Successful Shopping, Counterfeit Condiments

I had a successful grocery shopping trip today. I took a written shopping list with me, and stuck to it. Well, I actually did buy two additional things, but they were not impulse buys — they were needed items that I’d forgotten to write down, and was reminded when I saw them in the store. I even added them to the list before actually picking them up, just to make it official.

Lunch Before Shopping

Maybe the most noteworthy part of the outing occurred before I did my grocery shopping. Since it’s a bad idea to grocery shop on an empty stomach, especially when trying to avoid impulse buying, I decided to have lunch first. I stopped at KFC. Perhaps not the healthiest choice, but hey, I could do worse than chicken.

Honey and Butter?

The person behind the counter asked “Would you like honey and butter for your biscuit?”  “Yes, please” I replied. When it came time to eat the biscuit, I searched my tray for the honey and butter, but the closest things I could find were these:

“Honey Sauce” and “Buttery Spread” according to the packets. Click the thumbnails for a look at the fine print and you’ll see that the first three ingredients in “Honey Sauce” are high fructose corn syrup, corn syrup, and sugar. Oh, there’s a teensy bit of honey in there somewhere — “7% real honey” the package brags. As for the “Buttery Spread”, who knows what’s in it. Probably no butter. Lacking an ingredient list, the only clue is “artificially flavored”. I’m guessing  whipped vegetable oil and fake butter flavor. I suppose  fake butter is nothing new, but fake honey? I guess that’s one more reason to eat at home. At least I have honey and butter. The real kind, that comes from bees and cows.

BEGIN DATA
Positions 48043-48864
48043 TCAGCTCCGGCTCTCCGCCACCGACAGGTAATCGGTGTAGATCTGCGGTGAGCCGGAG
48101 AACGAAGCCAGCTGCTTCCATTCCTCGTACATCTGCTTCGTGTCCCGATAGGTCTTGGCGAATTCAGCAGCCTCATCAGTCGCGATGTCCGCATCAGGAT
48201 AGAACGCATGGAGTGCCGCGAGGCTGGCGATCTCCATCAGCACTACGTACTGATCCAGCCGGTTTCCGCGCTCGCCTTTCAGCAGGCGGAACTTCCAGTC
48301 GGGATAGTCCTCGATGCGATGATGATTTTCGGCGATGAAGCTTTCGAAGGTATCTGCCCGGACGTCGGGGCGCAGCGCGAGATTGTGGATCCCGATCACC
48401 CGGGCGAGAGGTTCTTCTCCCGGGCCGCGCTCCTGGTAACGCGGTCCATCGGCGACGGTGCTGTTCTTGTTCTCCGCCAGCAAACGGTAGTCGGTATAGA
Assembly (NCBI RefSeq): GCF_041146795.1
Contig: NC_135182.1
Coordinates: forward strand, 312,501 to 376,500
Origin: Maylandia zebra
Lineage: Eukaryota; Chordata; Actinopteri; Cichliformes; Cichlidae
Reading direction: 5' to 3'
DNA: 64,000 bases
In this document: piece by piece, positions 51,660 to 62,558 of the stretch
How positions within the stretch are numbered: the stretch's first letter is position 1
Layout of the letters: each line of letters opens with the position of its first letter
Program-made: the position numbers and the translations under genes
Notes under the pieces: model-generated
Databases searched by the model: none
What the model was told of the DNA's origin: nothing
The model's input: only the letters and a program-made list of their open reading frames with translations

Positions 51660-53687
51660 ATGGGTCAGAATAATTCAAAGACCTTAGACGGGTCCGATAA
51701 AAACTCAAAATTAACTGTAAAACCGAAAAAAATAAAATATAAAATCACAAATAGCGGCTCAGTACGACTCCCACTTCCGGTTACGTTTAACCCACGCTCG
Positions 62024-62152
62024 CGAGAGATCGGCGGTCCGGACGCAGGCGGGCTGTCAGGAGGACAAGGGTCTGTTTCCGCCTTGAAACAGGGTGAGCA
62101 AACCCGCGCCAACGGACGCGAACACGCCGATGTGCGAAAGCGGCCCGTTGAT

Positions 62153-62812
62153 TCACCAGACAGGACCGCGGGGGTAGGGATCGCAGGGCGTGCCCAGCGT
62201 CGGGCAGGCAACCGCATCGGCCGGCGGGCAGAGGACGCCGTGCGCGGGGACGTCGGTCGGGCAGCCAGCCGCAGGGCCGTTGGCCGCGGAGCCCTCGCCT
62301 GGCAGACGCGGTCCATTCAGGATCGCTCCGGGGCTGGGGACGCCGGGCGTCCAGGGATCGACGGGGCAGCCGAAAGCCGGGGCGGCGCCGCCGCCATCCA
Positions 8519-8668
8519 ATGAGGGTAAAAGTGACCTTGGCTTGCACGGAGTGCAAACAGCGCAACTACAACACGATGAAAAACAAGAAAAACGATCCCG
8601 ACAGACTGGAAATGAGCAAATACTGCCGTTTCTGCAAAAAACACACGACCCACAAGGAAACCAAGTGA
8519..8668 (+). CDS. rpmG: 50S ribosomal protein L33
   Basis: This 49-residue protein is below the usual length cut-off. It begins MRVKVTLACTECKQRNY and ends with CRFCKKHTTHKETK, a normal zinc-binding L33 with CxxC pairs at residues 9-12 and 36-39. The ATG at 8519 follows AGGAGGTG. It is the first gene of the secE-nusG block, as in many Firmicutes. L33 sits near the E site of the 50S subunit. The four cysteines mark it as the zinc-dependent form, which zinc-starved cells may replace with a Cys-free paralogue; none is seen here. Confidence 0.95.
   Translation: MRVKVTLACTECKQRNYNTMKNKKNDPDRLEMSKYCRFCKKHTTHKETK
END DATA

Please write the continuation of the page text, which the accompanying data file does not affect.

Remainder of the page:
10 responses to “Successful Shopping, Counterfeit Condiments

  1. wow. i totally agree with everything you’ve said in this post, as well as the spirit in which you said it. not only the “fakeness” of it but the sheer waste…more of their damn plastic into the earth, sea, landfill, planet. aaaggghhh. eating out used to be fun. now it’s a land mine of waste, chemicals and torture for the animals.
    can you tell i’m a little quick and grumpy today? my trip to the gro/pharmacy was spent filling an rx (necessary) for heart situation that cost me $80 and has now had terrible adverse reactions. can’t use it. $80 gone. (on the high side, after being vegan for 7 months…have lost 10 lbs … 15 more to go and was told i no longer need the open heart surgery they were planning… yayyyy!) so i guess i should shut up and go make my grocery list. real honey will be on it. cheers!

    • Mike | HomelessOnWheels

      That’s true too, Tammy. Fast food generates way too much plastic trash. Some places have pump dispensers for condiments which helps a bit for eat-in customers.

      Yep, the price of medications is enough to justify its own rant, isn’t it? That will be nice once you get things under control and get off the meds… save money and no more side effects.